12. I tried making this over a year ago – that’s how I initially found your site – after buying Kimberly’s book the previous November, but I never did get around to trying it, because I was afraid I’d messed it up. I’ve since made it perfectly, just once, and then it went to waste. I really need to make it again.

    Your first post on this made me laugh, because I was also afraid of poisoning myself, and my mother. 😀

    • Thanks for the comment, Angela! I’ll admit, it took a few times to get the ‘making’ part right, and even after I was making it properly, it took a while for me to actually eat it. 🙂 Keep at it, though, and you just might find that your trepidation transforms into a torrid sauerkraut love affair. It did for me!

  13. Pingback: The crazy purple exploding mess… | Lake Superior Spirit

    • We actually woke up *super early* this morning to visit a gorgeous mission outside of town and take in the early morning ceremony. I’m beat, but I LOVED your sauerkraut story. Thank you for sharing your adventures with cabbage! 🙂

  14. Is it supposed to smell kind of bad……..Whew I opened my can it seemed like it was going to bubble over and then whew it didn’t smell like it would taste delish. Also my water is cloudy……is that okay too? I just want to know before i eat it ha ha!

    • Hi Jeannette! Thanks for stopping by and commenting. Both of your questions are totally valid: kraut doesn’t *seem* like it should be good for you based on the gross smell, but no worries– that terrible rotten smell is the way it’s supposed to be. I promise it doesn’t taste as disgusting as it smells. It actually tastes tangy and sour like a pickle.

      Re: cloudy brine– the water is definitely swampy after the kraut has been allowed to ferment. When I make kraut using red cabbage, I end up with a deep pink liquid at the bottom of the jar. It’s not at all translucent. When I make kraut with green cabbage, I end up with a yellowish brine at the bottom. The pictures in this particular post are all of the kraut on the day I made it, i.e. none of them show what kraut looks like after it’s been fermenting for a while. In any case, don’t worry about the cloudiness! As long as you don’t have mould (which will be black and obvious), you’re good to go. You can do it! 🙂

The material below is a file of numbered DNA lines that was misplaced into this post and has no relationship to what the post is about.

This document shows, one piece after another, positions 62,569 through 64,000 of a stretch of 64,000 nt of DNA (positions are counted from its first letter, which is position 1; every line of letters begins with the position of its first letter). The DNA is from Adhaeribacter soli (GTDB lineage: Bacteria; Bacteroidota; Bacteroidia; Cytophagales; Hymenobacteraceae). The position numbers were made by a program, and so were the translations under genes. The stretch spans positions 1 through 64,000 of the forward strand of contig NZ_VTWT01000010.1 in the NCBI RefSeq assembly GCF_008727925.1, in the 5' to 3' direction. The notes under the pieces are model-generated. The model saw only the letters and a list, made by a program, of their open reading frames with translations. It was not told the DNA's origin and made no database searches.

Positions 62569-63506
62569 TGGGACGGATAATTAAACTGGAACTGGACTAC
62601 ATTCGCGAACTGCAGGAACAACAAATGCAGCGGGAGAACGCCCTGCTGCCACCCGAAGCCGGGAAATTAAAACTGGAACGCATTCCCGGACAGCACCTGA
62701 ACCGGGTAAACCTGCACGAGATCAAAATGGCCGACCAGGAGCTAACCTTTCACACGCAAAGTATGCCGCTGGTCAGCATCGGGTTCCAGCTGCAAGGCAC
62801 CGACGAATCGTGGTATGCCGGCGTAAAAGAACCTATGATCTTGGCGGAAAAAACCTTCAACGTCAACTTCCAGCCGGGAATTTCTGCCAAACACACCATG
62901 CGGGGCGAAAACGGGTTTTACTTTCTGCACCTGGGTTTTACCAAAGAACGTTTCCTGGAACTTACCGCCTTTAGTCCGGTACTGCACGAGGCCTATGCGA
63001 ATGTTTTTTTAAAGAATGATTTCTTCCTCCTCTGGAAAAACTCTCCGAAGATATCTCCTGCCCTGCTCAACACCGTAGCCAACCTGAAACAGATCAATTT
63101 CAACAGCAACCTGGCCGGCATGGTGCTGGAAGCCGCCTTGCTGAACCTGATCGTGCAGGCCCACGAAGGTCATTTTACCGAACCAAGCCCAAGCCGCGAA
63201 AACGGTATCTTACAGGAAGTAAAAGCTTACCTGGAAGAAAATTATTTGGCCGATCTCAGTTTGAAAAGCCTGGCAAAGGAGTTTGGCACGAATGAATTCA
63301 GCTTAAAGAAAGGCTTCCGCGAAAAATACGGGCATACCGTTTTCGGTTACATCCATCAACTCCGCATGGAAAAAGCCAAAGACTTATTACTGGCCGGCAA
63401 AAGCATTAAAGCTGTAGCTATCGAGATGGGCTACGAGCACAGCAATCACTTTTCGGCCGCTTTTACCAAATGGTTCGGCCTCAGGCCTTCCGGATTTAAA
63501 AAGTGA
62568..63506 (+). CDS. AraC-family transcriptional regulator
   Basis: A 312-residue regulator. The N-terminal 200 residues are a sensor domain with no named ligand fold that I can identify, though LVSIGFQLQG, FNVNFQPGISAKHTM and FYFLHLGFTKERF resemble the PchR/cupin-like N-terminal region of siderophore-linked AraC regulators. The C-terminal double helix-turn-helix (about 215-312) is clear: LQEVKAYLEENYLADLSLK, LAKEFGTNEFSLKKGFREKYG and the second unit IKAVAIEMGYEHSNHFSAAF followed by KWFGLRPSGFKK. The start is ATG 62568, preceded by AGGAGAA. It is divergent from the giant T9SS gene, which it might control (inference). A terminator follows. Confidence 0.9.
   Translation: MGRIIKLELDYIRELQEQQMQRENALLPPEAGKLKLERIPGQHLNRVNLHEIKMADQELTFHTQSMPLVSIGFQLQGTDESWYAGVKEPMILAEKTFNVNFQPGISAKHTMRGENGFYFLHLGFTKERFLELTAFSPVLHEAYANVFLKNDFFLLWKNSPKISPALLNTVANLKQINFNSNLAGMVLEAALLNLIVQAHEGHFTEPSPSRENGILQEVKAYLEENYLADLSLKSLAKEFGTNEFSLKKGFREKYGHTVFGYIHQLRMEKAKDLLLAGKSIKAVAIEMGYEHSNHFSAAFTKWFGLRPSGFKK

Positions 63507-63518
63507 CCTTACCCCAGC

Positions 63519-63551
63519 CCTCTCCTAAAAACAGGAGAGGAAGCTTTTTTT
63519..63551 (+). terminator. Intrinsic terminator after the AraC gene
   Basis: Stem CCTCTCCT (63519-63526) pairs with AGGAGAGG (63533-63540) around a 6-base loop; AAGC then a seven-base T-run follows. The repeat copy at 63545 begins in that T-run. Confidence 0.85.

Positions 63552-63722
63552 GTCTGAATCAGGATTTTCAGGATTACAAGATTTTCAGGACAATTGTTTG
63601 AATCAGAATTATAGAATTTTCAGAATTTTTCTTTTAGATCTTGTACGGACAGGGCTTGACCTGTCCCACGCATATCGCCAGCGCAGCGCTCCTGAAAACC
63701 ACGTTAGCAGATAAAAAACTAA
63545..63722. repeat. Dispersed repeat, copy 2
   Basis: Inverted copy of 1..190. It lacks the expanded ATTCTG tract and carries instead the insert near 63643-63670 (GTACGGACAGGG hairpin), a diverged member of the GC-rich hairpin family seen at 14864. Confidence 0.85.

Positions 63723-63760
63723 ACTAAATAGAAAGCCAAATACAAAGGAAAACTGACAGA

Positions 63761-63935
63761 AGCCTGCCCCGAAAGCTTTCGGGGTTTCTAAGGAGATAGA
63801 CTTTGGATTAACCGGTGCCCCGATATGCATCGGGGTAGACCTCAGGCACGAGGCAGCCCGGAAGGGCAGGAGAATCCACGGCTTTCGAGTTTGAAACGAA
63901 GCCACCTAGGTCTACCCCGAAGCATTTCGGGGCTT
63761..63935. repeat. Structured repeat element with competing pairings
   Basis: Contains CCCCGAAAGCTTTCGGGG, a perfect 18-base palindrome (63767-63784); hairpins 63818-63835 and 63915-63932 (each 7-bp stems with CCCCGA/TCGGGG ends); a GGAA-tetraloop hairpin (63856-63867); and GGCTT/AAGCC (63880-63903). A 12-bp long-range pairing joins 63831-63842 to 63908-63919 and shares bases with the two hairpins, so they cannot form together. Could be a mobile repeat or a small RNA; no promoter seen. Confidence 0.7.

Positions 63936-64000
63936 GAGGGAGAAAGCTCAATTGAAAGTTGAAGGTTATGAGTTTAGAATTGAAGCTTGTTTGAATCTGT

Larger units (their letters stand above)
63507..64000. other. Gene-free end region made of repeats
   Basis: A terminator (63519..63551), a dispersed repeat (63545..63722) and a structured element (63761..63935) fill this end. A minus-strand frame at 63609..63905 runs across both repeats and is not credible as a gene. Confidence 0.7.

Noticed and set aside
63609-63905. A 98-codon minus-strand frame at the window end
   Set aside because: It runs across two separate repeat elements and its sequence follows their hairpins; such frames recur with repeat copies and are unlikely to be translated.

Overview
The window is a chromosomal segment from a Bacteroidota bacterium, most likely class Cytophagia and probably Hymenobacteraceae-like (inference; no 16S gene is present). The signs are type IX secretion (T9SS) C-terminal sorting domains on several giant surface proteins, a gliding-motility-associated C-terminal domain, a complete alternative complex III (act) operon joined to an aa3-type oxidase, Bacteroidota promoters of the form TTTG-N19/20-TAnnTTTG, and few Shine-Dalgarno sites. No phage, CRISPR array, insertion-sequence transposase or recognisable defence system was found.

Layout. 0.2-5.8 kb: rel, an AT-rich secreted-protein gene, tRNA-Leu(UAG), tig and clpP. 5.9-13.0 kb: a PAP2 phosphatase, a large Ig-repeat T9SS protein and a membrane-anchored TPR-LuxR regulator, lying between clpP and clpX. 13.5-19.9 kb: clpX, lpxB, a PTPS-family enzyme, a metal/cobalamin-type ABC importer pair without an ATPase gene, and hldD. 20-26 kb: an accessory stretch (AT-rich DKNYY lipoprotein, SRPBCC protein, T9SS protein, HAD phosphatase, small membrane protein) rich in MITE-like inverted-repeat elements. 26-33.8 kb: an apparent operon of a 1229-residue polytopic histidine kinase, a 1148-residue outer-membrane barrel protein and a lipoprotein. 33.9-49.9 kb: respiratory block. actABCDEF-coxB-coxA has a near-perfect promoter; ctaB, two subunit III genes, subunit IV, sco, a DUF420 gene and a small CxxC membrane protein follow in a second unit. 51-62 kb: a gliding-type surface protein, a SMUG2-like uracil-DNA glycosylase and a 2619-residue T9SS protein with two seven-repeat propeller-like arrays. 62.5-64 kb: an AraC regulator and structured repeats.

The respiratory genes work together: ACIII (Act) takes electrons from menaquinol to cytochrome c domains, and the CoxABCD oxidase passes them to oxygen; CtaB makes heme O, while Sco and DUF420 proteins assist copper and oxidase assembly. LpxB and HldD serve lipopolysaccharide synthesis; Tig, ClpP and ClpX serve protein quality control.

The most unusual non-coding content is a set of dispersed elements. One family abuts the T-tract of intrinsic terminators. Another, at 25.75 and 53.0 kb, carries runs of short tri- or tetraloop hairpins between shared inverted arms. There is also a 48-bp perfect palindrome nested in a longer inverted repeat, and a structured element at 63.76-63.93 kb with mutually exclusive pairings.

15. I did it! I tried it!
    It’s odd. Not sure if I like it or not, but I’m gonna keep at it. Not really much stinky smell. It was like a weird vinegar flavour. Is that right?
    I think it needs flavouring of some kind next time.

    We’ll see 🙂

    • YAY! You did it!

      The stink might not be overpowering. Just like a cabbage smell, but magnified. (I happen to think cabbage smells pretty rank on a good day, so the smell STILL catches me off guard when I first open a jar. Still.)
      The vinegary taste is what you are going for, but if it’s not wowing you, I would definitely try jazzing it up with some flavours you enjoy. It took me a good year to adjust to the taste of kraut, but now I crave it when it’s been a day or more in between my kraut fixes. (And yes, I am actually trying to smuggle jars back to Canada… if they survive that long without Marty and I devouring them.)

  16. Dana –

    I actually just opened my fermented cababge two days ago, and a bubbly soapy (kinda like opening a can of soda after shaking it for so long) gush out my jar which has a really funky smell. After all is settled I put the lid back on and put it in the refrigerator and have not touched it since – I guess im scared to try it. So does that mean the kraut is good even though I had the soappy bubbly soup come out the jar when I opened it?

    • It’s PERFECT, Haydee! The fermentation process creates a carbonated effect, so many times, the liquid will fizz all over everything when you first break the seal on the jar. (After that, it goes ‘flat’ just like soda when you leave it out or close the bottle again). That’s why I recommend using the bare minimum of water needed– any excess water is going to froth all over the lid of the jar when you first open it. I’ve even had an ‘exploding’ effect (nasty kraut smell all over my body and clothes!). As long as your kraut isn’t black or mildewy, it is totally fine to eat. Test out a small forkful to make sure, but it will probably taste zesty, acidic, and crunchy. YOU DID IT, GIRL! 🙂

    • Oh and I did have leaky jar and fizzing noises, what did I do wrong then did i stuffed it with enough water/ overfilled it? Can I still eat the kraut then?

      • You actually didn’t do anything wrong, Haydee. I still haven’t figured out the perfect water/cabbage ratio, so sometimes I have leaks and fizziness and other times it’s less dramatic than that. The kraut is still safe to eat. Just make sure it’s not rotten– black, slimy, or mouldy. Otherwise, it should be perfectly fine!

        • It definitely not black its yellowish, not slimy and I did not see any mold. Thank you so very much this is very helpful! I have been tyring to get an answer as to what may have happened and if its okay to eat. Kimberly has a video and how to do it and its great but she never discuss things when you open it and what are the possible things that can happen – just like one of yours exploding. Your blog about the kraut inspire me to make it again, of course after I have eaten this first batch (hopefully it will go down easily and I acquire the taste). After all practice make perfect.